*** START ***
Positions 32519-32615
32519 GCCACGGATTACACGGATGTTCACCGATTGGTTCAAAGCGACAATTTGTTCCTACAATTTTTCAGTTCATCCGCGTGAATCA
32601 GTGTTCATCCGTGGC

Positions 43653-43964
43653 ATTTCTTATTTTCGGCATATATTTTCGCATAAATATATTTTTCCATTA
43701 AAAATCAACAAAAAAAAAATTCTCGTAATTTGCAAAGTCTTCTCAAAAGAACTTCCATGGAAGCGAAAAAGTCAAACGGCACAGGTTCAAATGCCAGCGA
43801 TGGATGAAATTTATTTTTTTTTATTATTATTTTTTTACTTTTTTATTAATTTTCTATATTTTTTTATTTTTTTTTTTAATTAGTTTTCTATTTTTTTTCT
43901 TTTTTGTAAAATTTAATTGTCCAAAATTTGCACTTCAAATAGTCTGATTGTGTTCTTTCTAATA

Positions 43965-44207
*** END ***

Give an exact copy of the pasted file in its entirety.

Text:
Positions 32519-32615
32519 GCCACGGATTACACGGATGTTCACCGATTGGTTCAAAGCGACAATTTGTTCCTACAATTTTTCAGTTCATCCGCGTGAATCA
32601 GTGTTCATCCGTGGC

Positions 43653-43964
43653 ATTTCTTATTTTCGGCATATATTTTCGCATAAATATATTTTTCCATTA
43701 AAAATCAACAAAAAAAAAATTCTCGTAATTTGCAAAGTCTTCTCAAAAGAACTTCCATGGAAGCGAAAAAGTCAAACGGCACAGGTTCAAATGCCAGCGA
43801 TGGATGAAATTTATTTTTTTTTATTATTATTTTTTTACTTTTTTATTAATTTTCTATATTTTTTTATTTTTTTTTTTAATTAGTTTTCTATTTTTTTTCT
43901 TTTTTGTAAAATTTAATTGTCCAAAATTTGCACTTCAAATAGTCTGATTGTGTTCTTTCTAATA

Positions 43965-44207